Tag Archives: entertainment

“Infinite Jest” by David Foster Wallace – Part 12: Final Thoughts

InfiniteJest

LIFE IS LIKE TENNIS
THOSE WHO SERVE
BEST USUALLY WIN

(p. 952)

So what can I say about a massive 1000-page book that uses tennis and drug addiction to explain life in the millennial age? This book is probably not for everyone, but if you have the fortitude to read it, I’m sure you will gain insights from doing so. Personally, I’m glad I read it. While there were some slow parts, particularly those that gave more detail on the technical aspects of tennis than were possibly needed (similar to Melville’s lengthy descriptions of the workings of whaling ships), as a whole, the book kept my interest and there were certainly parts that I would consider brilliant.

I figured I would say a little about the writing style. Wallace is able to change voices throughout the text, and the language of the various characters is very natural and believable. For me, this is the sign of a skilled wordsmith. I particularly enjoyed the way he played with the words, altering spelling in order to capture the nuances of regional accents.

So I will close out this series on Infinite Jest with an existential question and a quote. Is our life nothing more than an ironic joke? (Note similarities between “ironic joke” (IJ) and “Infinite Jest” (IJ).) I suspect Camus would love to weigh in on this one. With that, I’ll leave you with one last quote from the book:

‘I don’t know that he ever even got a finished Master. That’s your story. There wasn’t anything unendurable or enslaving in either of my scenes. Nothing like these actual-perfection rumors. These are academic rumors. He talked about making something quote too perfect. But it was a joke. He had a thing about entertainment, being criticized about entertainment v. nonentertainment and stasis. He used to refer to the Work itself as “entertainments.” He always meant it ironically. Even in jokes he never talked about an anti-version or antidote for God’s sake. He’d never carry it that far. A joke.’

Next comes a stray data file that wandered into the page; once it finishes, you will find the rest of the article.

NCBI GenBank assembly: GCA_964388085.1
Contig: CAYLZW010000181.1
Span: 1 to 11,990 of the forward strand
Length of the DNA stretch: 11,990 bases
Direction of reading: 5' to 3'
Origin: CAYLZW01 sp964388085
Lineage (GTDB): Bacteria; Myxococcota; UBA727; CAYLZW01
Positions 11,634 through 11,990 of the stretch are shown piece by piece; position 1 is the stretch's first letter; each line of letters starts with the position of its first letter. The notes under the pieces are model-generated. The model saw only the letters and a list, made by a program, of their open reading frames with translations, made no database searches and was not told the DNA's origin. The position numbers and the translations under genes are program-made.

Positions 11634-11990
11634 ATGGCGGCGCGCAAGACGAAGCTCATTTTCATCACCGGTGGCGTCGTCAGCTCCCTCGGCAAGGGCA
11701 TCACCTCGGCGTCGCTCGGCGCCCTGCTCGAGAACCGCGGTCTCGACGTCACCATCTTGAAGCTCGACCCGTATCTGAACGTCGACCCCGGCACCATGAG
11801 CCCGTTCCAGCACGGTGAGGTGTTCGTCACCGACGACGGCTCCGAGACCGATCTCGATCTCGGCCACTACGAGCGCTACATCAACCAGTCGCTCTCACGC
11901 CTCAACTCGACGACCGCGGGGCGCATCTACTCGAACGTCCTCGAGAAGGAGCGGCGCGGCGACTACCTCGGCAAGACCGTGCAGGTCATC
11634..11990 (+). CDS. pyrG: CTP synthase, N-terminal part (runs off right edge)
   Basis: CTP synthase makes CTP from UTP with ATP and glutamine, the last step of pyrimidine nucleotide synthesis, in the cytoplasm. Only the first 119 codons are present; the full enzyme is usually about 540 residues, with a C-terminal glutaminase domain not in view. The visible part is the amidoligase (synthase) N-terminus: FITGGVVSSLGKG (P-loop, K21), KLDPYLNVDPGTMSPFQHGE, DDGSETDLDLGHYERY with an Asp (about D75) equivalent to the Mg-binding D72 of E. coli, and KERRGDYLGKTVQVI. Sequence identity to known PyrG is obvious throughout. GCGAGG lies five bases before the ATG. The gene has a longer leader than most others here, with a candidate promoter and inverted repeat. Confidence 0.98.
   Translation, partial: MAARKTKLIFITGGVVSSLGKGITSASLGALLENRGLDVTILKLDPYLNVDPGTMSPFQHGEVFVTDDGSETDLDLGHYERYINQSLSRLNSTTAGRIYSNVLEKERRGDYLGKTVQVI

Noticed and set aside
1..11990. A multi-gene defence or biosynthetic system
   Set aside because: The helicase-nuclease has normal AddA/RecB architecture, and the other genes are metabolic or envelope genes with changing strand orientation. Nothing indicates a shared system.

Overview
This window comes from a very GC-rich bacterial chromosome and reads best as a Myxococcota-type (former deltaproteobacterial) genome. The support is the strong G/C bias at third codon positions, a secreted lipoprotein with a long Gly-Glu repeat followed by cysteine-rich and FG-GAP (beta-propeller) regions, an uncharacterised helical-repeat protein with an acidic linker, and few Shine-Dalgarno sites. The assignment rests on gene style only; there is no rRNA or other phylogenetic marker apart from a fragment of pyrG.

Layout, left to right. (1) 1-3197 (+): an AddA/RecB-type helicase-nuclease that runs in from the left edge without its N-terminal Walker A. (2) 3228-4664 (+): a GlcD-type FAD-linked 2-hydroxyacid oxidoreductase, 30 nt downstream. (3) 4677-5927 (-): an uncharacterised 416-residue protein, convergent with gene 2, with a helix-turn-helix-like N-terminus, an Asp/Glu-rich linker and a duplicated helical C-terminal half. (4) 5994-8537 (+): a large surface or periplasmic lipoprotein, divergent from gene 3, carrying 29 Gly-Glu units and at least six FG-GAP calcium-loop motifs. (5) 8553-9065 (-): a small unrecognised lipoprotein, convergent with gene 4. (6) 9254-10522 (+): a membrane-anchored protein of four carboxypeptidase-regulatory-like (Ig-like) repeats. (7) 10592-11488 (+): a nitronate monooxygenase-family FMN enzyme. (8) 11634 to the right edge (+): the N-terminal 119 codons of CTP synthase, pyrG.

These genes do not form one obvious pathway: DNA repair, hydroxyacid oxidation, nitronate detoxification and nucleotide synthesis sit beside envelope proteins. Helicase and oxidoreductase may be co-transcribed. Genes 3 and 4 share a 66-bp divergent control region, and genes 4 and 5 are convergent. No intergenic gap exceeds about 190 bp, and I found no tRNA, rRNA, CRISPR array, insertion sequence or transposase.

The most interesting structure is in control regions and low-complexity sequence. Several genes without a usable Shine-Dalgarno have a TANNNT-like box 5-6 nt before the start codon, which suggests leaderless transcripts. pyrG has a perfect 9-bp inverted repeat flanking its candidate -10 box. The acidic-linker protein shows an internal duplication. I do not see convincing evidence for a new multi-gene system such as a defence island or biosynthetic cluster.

‘…’

‘When he talked about this thing as a quote perfect entertainment, terminally compelling – it was always ironic – he was having a sly little jab at me. I used to go around saying the veil was to disguise lethal perfection, that I was too lethally beautiful for people to stand. It was a kind of joke I’d gotten from one of his entertainments, the Medusa-Odalisk thing. That even in U.H.I.D. I hid by hiddenness, in denial about the deformity itself. So Jim took a failed piece and told me it was too perfect to release – it’d paralyze people. It was entirely clear that it was an ironic joke. To me.’

(p. 940)


 

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Doctor Who – Eleventh Doctor: Issue 7

DoctorWho_07

I have mixed feelings about this issue. There are some things I like and some things that just didn’t work for me. The storyline is interesting enough: the Doctor and his companions return to Earth in 2015 in order to allow Alice to take care of personal business. When they arrive, they discover that two warring alien civilizations have taken their battle in the skies above Earth. Humans, as is their usual modus operandi, enjoyed the spectacle of warfare.

“And we got all the fun of watching. There were loud bangs and flashes, but the majority of ships didn’t enter our atmosphere, and we weren’t the target. So most people seemed inclined to sit back and enjoy the light show. The space war… it was entertainment.”

So while the story is interesting, I think what didn’t work for me is that this issue seemed a little heavy on the silliness. Now I get Doctor Who. I was exposed to the Doctor early in life by my mom, and I expect some degree of silliness and cheesiness. But for some reason, it just felt like it was overdone in this issue. Of course, that’s just my opinion, for what it’s worth. Still, I found it worth reading. It’s not my favorite comic on the shelves these days, but it’s entertaining, so I’ll continue reading it.

Thanks for stopping by and have a great day!!